How easy is it to buy a new pair of shoes knowing that the proceeds will buy shoes for a child in a third world country? It’s the warm, fuzzy feeling of knowing each purchase makes a difference in the world. But what if that same purchase that appears to change someone’s life for the better actually does the opposite? What if that purchase ultimately destroys another country’s economy? TOMS shoes found itself in this very predicament. When Blake Mycoskie travelled to Argentina in 2006, his life changed forever. His heart was broken by the amount of children living without shoes, causing pain and disease. He immediately sprung into action, creating the “One-for-One” concept that buying one pair of shoes will give another pair to a child in need. The idea was genius and his business, which originated as “Tomorrow’s Shoes” as the idea, was to donate the pair of shoes the next day, took off in sales. Over the next few years, Mycoskie also added bags, coffee, and sunglasses to his company’s catalogue, making each item a different form of his “One-for-One” concept. Mycoskie’s ideas, business, and products were highly successful, but what was the impact on those third world countries he initially was trying to reach? The results were not as positive. Constant donations of shoes actually began to wound the struggling economies he was trying to assist, and suddenly Mycoskie’s pure intentions were not enough. While many companies and organizations strive to aid and support third world countries, those same groups often do more harm than good to the impoverished economies by taking away jobs and business opportunities.
I have a saying: Corporations paying minimum wage are basically telling employees that they would pay them less if they could legally do so. Many American workers are making minimum wage or slightly above it. The reality for them is that seven or eight dollars an hour is impossible to truly live off of. Across the country, that barely pays for rent, never mind food, a car note, or car insurance. There is just not enough money there. In the meantime, greedy employers literally make billions on the backs of their workers. And it gets so much worse.
Ah, Social Security. It's a boon for all those who want to retire or just cut down on work during their old age. After paying into it for decades, every American citizen will get the change to qualify for payouts that can help them live a comfortable lifestyle in retirement.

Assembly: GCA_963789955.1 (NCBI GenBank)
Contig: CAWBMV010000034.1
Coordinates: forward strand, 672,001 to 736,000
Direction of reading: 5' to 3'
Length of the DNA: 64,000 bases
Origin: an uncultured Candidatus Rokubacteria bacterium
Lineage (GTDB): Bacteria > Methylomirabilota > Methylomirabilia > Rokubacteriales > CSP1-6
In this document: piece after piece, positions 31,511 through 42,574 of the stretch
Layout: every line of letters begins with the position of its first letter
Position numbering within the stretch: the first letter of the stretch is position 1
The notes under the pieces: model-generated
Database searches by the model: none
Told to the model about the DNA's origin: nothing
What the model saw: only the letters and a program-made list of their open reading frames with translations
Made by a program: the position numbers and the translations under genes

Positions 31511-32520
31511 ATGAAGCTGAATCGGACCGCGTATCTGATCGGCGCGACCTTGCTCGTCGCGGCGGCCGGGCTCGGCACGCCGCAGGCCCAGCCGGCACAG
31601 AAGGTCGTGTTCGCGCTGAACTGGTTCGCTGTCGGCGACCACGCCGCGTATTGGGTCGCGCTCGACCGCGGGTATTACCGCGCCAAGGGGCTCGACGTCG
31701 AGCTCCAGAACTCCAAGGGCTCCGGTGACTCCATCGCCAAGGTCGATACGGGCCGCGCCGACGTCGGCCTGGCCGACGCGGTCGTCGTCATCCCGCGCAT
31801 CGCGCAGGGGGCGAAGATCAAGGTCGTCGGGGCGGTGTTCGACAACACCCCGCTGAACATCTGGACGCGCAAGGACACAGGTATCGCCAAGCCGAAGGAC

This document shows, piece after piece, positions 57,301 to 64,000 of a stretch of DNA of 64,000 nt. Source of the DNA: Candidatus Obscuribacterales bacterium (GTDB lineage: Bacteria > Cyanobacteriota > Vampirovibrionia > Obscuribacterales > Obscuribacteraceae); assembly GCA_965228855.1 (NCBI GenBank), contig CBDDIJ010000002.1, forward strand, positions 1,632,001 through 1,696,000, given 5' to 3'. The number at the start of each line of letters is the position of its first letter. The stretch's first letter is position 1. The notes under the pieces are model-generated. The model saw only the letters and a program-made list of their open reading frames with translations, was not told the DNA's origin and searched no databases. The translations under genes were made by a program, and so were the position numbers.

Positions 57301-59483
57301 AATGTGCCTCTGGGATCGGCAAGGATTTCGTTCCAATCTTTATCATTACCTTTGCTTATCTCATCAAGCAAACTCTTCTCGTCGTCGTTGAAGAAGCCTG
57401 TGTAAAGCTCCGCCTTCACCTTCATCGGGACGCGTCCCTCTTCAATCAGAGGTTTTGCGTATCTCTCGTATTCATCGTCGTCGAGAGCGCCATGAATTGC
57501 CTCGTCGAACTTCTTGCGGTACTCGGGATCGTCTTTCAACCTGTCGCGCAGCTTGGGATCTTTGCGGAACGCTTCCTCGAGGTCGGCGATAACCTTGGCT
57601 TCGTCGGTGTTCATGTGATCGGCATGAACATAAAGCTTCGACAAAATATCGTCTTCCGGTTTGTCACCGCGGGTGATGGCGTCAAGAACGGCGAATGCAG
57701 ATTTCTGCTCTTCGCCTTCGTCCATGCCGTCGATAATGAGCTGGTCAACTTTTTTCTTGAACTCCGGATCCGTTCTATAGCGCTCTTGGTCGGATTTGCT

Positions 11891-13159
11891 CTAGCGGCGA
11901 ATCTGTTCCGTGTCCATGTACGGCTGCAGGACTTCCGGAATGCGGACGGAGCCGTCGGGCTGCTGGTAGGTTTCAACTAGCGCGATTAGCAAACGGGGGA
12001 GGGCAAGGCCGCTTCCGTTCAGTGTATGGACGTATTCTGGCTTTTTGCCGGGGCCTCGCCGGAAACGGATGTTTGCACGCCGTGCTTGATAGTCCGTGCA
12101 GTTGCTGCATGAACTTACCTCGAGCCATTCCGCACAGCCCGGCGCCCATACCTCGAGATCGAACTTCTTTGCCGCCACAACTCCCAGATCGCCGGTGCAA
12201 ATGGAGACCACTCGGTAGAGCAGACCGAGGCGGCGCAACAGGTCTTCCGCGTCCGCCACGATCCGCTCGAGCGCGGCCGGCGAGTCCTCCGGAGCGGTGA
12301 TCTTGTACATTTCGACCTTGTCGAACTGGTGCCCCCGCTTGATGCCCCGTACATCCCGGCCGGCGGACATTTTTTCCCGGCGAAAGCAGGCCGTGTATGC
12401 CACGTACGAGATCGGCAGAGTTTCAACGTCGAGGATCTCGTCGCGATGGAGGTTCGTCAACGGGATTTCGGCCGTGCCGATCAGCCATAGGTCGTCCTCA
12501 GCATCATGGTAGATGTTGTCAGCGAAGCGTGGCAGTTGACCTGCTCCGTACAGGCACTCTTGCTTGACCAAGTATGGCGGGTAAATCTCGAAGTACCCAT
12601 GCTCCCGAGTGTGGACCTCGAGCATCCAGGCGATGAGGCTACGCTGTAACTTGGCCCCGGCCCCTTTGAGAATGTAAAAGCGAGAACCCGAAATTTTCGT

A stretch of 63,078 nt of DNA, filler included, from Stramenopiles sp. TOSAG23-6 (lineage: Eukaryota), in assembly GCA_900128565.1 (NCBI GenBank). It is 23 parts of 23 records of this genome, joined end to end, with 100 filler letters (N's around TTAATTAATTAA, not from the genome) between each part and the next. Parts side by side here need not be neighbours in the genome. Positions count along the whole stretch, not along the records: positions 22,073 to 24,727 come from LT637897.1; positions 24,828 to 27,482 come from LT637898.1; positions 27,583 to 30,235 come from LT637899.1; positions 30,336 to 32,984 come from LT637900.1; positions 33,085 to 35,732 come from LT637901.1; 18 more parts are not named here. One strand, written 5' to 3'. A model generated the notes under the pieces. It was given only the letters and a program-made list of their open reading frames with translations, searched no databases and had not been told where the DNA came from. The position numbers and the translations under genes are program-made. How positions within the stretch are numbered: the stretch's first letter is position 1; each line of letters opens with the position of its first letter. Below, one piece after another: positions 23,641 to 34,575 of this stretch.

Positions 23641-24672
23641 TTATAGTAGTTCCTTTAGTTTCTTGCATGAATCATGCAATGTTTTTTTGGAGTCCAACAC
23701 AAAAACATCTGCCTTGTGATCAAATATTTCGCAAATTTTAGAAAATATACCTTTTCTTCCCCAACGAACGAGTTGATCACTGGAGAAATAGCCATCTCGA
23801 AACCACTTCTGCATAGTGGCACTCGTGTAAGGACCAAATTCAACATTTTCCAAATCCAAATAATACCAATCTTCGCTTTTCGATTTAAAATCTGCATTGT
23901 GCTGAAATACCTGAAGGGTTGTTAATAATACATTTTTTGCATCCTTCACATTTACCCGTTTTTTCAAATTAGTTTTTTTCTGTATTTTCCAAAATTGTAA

I am here to share a story about living and working in Dallas, Texas. People want to move here because they see that there are a lot of money opportunities here, but what they don't see is that it's also hard to find jobs here. Yes it is a lot of money flowing around, but the reality here is...it depends if you get the opportunity or not. Particularly for black people, it's hard here in Dallas. You have some employers here that are "secretly racist." They don't say any racist slurs but they ask you a lot of questions and then they rush you to the next question, not letting you answer much. One thing is for sure: they are not smiling at you because they are not happy to see you. They treat you differently than the other candidates. Here is another problem we face as job candidates: being bilingual. These days, you can't pass up a post that says "bilingual required." It's way too many!! It's hurting a lot of people who don't speak Spanish. You don't hear a lot of this because we have been trained here in Texas to not speak about certain things.
Ah, the 401(k)—the modern corporate pension. Having a 401(k) is a smart way to make sure that you have enough money later on down the road, and if you're like many other Americans, it's also an epic retirement plan option given to you by the company you're employed by.
When I was in high school, I took a consumer finance class. I have always been inclined to be business minded and I remember being very excited about the class when I registered. It only took me a few weeks to realize I was going to be sorely disappointed. One moment that accurately describes the entirety of the class was when the teacher shared an anecdote of a woman who she claimed was “the best investor she knew.”